Grotius likewise thought that this other disciple could not be John, or any one of the twelve, but rather some believer an inhabitant of Jerusalem, and, possibly, the

horto proximâ, strepitu militum excitatus, et subito accurrens, ut conspiceret quid agerent. Grot. ad Marc. xiv. 51.


* Τις ετιν ὁ ἄλλος μαθητης; Ο ταυτα γραψας. κ. λ. Chr. in. Joan. hom. 83. [al. 82.] T. VIII. p. 491. Τις ην ὁ ἄλλος μαθητής ; Αυτος οὗτος ὁ ταυτα γραψας αποκρυπτει ἑαυτον δια ταπεινοφροσύνην. κ. λ. Theoph, in Joh. xviii. p. 809.

Unde et Jesus Joannem evangelistam amabat plurimum, qui propter generis nobilitatem erat notus pontifici, et Judæorum insidias non timebat; in tantum ut Petrum introduceret in atrium, et staret solus apostolorum ante crucem, matremque Salvatoris in sua reciperet. Ad Princip. virg. ep. 96. [al. 16.] T. IV. p. 780. d Quisnam iste sit discipulus, non temere affirmandum est, quia tacetur. Solet autem se idem Joannes ita significare, et addere, quem diligebat Jesus. Fortassis ergo hic ipse est. Quisquis tamen sit, sequentia videamus. In Joann. Evang. Tr. 113. T. III. P. 2.

Et sane non est probabile, aut ipsum Joannem hic intelligi (cur enim, Galilæus cum esset, minus interrogaretur ab adstantibus, quam Petrus ?) aut aliquem ex duodecim, sed alium quendam Hierosolymitanum, non æque manifestum fautorem Jesu: quales multi erant in urbe, ut supra didicimus, xii. 42. Valde mihi se probat conjectura existimantium, hunc esse eum, in cujus domo Christus cœnaverat, ob id quod legitur, Matt. xxvi. 18. Grot. ad. Joh. xviii. 15.

person at whose house our Lord had eaten the paschal


Lampe hesitates: and at length allegeth the sentiment of a learned writer, who conjectured that this other disciple was Judas the traitor. For Judas, he thinks, was soon touched with remorse for what he had done: and he might follow Jesus to the high priest's, hoping, that by some means he might escape out of the hands of those to whom he had betrayed him. Judas, being there himself, might be very willing to let in Peter. Whether this conjecture be specious or not, I cannot say but it does not seem to me very likely, that St. John should characterize Judas by the title of "another disciple," after he had betrayed his Lord and Master.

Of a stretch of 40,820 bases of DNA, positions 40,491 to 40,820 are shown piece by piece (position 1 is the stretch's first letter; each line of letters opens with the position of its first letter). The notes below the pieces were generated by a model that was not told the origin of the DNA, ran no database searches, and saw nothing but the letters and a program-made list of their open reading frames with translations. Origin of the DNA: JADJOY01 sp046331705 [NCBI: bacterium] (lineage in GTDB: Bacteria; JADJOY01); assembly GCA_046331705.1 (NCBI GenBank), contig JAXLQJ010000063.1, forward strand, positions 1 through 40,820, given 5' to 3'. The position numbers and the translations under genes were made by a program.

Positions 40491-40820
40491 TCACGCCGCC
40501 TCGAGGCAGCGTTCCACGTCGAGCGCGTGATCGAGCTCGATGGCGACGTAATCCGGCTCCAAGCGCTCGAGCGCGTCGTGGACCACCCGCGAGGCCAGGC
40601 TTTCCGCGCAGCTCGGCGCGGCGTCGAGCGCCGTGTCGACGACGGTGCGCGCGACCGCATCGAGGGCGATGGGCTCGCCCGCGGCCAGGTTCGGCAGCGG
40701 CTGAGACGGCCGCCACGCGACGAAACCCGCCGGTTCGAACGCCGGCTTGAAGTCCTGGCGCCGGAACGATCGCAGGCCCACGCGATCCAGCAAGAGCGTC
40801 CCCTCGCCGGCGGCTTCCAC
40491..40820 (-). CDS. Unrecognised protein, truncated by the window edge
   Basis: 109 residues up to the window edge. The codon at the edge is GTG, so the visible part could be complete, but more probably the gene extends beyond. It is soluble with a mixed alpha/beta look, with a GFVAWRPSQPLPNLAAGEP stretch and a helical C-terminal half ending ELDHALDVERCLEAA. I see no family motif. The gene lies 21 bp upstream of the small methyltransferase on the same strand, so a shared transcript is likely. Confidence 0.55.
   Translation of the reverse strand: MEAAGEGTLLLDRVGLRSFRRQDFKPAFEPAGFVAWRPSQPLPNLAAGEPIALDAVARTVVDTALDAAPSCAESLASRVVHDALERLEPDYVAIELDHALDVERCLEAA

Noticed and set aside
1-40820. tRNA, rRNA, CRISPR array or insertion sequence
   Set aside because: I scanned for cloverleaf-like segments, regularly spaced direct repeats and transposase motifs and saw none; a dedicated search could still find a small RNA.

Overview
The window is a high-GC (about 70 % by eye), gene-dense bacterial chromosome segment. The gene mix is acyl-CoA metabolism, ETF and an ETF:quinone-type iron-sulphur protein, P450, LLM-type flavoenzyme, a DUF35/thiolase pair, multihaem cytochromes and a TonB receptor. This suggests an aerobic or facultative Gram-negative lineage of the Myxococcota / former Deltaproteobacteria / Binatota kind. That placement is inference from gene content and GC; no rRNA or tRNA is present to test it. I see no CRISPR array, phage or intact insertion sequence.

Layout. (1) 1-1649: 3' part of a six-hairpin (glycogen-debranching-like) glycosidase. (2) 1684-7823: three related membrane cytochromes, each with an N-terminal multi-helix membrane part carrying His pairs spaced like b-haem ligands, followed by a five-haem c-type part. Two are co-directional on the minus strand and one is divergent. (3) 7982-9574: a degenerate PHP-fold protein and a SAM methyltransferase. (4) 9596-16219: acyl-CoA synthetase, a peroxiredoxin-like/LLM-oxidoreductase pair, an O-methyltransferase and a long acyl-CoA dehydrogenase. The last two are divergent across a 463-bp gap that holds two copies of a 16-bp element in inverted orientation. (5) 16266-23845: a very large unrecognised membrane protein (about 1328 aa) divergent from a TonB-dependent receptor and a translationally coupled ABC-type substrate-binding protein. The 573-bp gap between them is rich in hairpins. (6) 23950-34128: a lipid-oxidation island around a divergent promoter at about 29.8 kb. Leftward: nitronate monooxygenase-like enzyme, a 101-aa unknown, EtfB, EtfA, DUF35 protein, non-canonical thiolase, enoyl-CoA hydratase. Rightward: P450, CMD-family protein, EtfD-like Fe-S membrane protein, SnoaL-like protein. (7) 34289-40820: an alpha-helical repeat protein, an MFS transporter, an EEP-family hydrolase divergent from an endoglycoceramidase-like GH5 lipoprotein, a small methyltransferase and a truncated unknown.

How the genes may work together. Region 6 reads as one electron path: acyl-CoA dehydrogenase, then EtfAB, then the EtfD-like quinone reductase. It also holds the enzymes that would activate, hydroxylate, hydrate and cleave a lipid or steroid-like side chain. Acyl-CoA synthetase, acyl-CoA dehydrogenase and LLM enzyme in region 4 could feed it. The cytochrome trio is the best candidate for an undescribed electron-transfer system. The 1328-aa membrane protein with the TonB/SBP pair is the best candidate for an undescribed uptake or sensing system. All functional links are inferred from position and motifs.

After all, I am not able to determine this point. At first reading this place of St. John, we are naturally enough led to think, that by "the other disciple" should be meant himself. But upon farther consideration there arise difficulties that may induce us to hesitate.

Whether he followed Jesus to the hall of Caiaphas, or not, we are assured that he attended the crucifixion, and seems to have been the only one of the twelve that did so. John xix. 25-27, "Now there stood by the cross of Jesus his mother. When Jesus therefore saw his mother, and the disciple standing by whom he loved, he saith unto his mother, Woman, behold thy son. Then saith he to the disciple, Behold thy mother. And from that hour that disciple took her unto his own home." There might be several reasons for that determination: as John's being a relation, the sweetness of his temper, and his having somewhat of his own. He had been the beloved disciple or friend of Jesus; and therefore was the most proper to be thus trusted: and doubtless this designation was perfectly agreeable to our Lord's mother.

f Scripseram hæc, cum J. Casp. Merhenii Observat. Crit. in Pass. J. C. consulens, novam ab eo hypothesin proponi deprehenderem,-quæ notatu non indigna est. Ipsum siquidem Judam proditorem pro hoc discipulo habet quem Joannes nominatu post turpissimum proditionis crimen indignum censuit. Id autem quod potissimum in rem spectare videtur, neque a nostrâ sententiâ, quam de consilio Judæ in prodendo Servatore fovemus, abludit, ita habet: Judam, post commissum scelus, pudore suffusum, pedetentim cohortem fuisse secutum, atque in Petrum ita incidisse, cui scelus suum excusare, quin negare potuit, se eâ mente Christo osculum dedisse, ut Christum proderet, sed ut periculum imminens ei subindicaret. Nos sane de eo vix dubitamus, Judam pœnitentiâ sceleris jam tum fuisse tactum, atque conscientiæ stimulis ea propter agitatum, facile potuisse eo consilio Jesum captum sequi, ut resciret, annon aliquâ ratione, pro solito, Jesus manus captorum evasurus esset. beram jam lectori optionem relinquimus.' Lampe, in Evang. Joann. cap. xviii. tom. III. p. 523. note (f.)


« السابقةمتابعة »